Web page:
High Anxiety in Warriors Land

by on June 12, 2015

The NBA Finals are not going as Warrior fans planned.

The team’s overheated offense is only seen in spurts. Wide open shots (including an uncontested breakaway dunk) are missed. Lebron pushes his way to the basket without facing a double team. The Cavs control the tempo.

The Warriors do not look like the team we saw all year. They do resemble the team that was down 2-1 to Memphis, and Warrior fans hope that tonight’s game is the start of a similar three game winning streak.

Are the Warriors in trouble? Let’s look at NBA history for guidance.

The Bad Precedent

In the 2004 NBA Finals, the Lakers were everyone’s choice to beat the Pistons. LA had Kobe, Shaq, Gary Payton and a past his prime Karl Malone in a career-ending effort to win a title. Detroit was led by blue collar Chauncey Billups, Rasheed Wallace (the J.R. Smith of his time, though better), Ben Wallace (see Tristan Thompson) and Richard Hamilton.

After Detroit won the opening game on the Lakers court, most attributed it to one of those odd first game of a finals series outcomes. But after losing to the Lakers in overtime in game two, the Pistons won the next three and the title.

What concerns me about this 2004 precedent is that every game began with fans expecting the Lakers to take control of the series. But it never happened. The most blue-collar Pistons team of them all beat the high-flying Lakers by controlling the tempo and simply outworking their opponents.

Chauncey Billups is no Lebron James, but he was unstoppable in that series.

The lesson from 2004 is that match ups matter. For example, Cleveland is not a better team without Kyrie Irving, but Tristan Thompson is a better fit against the Warriors than Kevin Love. Timofey Mozgov has looked like an all-star against Andrew Bogut, who does not resemble the player who performed so well against the Rockets.

Warriors’ fans concerned about the Grizzlies physical play left that series feeling the team could handle opponents who play tough defense and slow down tempo. It was assumed prior to this series that, like Memphis, Cleveland lacked the scoring punch to keep up with the Warriors.

But Cleveland only lacks sufficient scoring if the Warriors are making shots. And just as Laker fans in 2004 waited in vain for the team’s high powered offense to show up, the Warriors shooting prowess is not assured of returning in time.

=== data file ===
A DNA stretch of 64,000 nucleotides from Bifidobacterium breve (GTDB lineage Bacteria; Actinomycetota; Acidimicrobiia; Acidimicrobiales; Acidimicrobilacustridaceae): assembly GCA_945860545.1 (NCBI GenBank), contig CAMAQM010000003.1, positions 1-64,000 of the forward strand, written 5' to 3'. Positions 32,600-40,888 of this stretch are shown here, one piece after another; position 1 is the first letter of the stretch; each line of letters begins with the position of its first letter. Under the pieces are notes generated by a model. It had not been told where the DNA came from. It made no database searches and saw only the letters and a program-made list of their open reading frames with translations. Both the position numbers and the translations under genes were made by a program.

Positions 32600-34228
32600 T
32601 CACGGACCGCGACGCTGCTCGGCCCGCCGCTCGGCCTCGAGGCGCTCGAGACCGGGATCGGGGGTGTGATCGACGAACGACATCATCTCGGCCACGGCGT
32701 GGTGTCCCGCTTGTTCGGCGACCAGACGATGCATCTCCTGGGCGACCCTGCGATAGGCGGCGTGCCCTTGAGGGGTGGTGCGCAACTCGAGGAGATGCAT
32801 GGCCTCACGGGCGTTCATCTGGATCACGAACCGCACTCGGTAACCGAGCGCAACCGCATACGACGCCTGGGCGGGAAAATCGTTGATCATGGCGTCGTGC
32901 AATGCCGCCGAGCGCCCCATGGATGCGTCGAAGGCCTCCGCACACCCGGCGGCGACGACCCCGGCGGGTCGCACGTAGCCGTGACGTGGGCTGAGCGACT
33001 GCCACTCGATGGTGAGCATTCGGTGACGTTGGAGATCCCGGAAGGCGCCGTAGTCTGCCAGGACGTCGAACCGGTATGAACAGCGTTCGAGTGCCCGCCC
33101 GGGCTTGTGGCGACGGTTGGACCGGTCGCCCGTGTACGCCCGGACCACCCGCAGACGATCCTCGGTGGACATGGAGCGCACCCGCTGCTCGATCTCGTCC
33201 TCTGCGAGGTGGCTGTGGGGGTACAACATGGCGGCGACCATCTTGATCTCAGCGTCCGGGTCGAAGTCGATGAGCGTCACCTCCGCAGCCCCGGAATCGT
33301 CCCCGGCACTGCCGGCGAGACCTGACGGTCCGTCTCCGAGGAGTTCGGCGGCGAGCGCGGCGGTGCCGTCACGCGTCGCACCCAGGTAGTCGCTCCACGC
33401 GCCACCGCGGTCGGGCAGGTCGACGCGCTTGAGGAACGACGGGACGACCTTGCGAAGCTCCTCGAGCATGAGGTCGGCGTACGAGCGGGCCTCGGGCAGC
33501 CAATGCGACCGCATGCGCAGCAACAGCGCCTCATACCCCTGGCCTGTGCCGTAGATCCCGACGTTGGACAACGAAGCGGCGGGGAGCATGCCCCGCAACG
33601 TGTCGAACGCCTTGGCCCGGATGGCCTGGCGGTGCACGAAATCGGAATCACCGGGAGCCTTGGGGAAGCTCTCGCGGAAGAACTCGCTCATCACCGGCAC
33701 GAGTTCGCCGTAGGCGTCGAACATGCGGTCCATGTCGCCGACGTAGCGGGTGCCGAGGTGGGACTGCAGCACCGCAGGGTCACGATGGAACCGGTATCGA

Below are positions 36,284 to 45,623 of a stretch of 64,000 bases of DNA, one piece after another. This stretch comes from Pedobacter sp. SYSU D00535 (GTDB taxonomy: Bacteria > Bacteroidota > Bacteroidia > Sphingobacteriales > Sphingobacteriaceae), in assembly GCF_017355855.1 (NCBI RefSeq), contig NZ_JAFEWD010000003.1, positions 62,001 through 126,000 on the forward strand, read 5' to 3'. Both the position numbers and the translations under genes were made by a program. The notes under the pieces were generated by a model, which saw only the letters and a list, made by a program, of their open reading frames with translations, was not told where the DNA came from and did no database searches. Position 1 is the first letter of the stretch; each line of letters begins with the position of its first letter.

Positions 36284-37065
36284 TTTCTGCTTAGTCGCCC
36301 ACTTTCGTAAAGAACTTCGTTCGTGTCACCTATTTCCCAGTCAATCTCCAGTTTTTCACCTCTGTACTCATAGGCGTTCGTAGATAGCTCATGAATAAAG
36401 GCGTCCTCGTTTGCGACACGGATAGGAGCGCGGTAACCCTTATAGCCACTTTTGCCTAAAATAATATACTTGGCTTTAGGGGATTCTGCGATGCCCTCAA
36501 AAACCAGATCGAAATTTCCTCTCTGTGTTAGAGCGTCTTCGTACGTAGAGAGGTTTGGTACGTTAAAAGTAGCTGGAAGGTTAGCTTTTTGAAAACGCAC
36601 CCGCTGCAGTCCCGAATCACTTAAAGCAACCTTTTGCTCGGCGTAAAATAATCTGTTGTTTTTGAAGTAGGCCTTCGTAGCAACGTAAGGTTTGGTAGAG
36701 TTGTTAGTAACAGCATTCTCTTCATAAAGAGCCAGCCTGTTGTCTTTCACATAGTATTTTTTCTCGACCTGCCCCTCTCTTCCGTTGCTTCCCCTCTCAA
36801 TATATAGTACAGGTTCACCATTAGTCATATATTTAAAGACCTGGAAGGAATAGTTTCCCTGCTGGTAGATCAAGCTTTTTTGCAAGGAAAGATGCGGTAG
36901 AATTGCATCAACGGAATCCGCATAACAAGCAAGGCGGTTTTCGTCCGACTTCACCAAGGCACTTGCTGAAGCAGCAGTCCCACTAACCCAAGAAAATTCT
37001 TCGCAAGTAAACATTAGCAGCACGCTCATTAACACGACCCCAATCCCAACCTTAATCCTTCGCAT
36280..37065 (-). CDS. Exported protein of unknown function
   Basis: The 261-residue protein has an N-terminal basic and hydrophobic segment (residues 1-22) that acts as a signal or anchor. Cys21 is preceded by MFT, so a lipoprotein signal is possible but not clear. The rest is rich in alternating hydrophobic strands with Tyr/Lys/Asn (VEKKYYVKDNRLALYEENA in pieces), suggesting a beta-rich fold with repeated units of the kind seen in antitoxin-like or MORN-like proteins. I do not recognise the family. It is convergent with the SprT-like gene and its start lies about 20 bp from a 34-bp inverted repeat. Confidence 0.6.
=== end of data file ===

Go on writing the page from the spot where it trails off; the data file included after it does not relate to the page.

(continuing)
The Good Precedent

In 1977, a heavily favored Philadelphia 76ers team with Julius “Dr. J” Erving, George McGinnis and Doug Collins easily defeated a young and untested Portland Trailblazers team in the first two games of the series. The Blazers were led by Bill Walton and Maurice Lucas, and they were not expected to reach the finals that year.

Many of the stereotypes now being assigned to the Warriors— a “soft” West Coast team that can’t bang with the blue-collar East—were ascribed to the Blazers. And after the 76ers won game two going away, those stereotypes spread.

But Portland went on to win the next four games and the series. The West Coasters figured out how to control the tempo and move the ball around for open shots. Walton and Lucas were the Warriors equivalent of Steph Curry and Draymond Green. While the 1977 Blazers are now legendary for their teamwork and style of basketball, most picked Dr. J and the 76ers to beat them.

The lesson of 1977 is that teams can change early series patterns. The Warriors did this against Memphis, and can do so starting tonight. By the end of the 1977 series nobody was talking about how blue-collar, East Coast basketball inevitably wins (a stereotype that also had the Baltimore Bullets beating the Warriors in 1975 before they got swept).

The Warriors shooting slump will also be forgotten if they start hitting shots as they have done all year. And key to this might be getting more shots in transition, rather than operating too often in a half-court offense.


The 1977 Blazers and 2004 Pistons were led by two of the greatest coaches in NBA history, Dr. Jack Ramsey and Larry Brown. They figured out how to win the matchup game. Can Steve Kerr do the same?

Until the Warriors lost game three, Kerr was beyond criticism. Now fans claim that he is failing to motivate the Warriors, acting too much like a corporate CEO. They want him to scream at Curry and others like Spurs coach Greg Popovich yells at Tim Duncan.

Screaming is not the answer, but Kerr and his crack team of assistants are being out coached. This point is missed because David Blatt has been disparaged since admitting he tried to call a time out when his team had none left in an earlier playoff round. Fans forget that only a coach truly secure in his skill set would make such an admission.

Check Blatt’s winning history. Some really believe that Lebron coaches the team, but it is Blatt and associate head coach Tyronn Lue that are making all the right moves.

Tonight’s game and the balance of the series is not only a crucial test for the Warriors players, but also for Coach Kerr.

I picked the W’s in 6 and still think they will get it done.

Randy Shaw is Editor of Beyond Chron.

Randy Shaw

Randy Shaw is the Editor of Beyond Chron and the Director of San Francisco’s Tenderloin Housing Clinic, which publishes Beyond Chron. Shaw's latest book is Generation Priced Out: Who Gets to Live in the New Urban America. He is the author of four prior books on activism, including The Activist's Handbook: Winning Social Change in the 21st Century, and Beyond the Fields: Cesar Chavez, the UFW and the Struggle for Justice in the 21st Century. He is also the author of The Tenderloin: Sex, Crime and Resistance in the Heart of San Francisco

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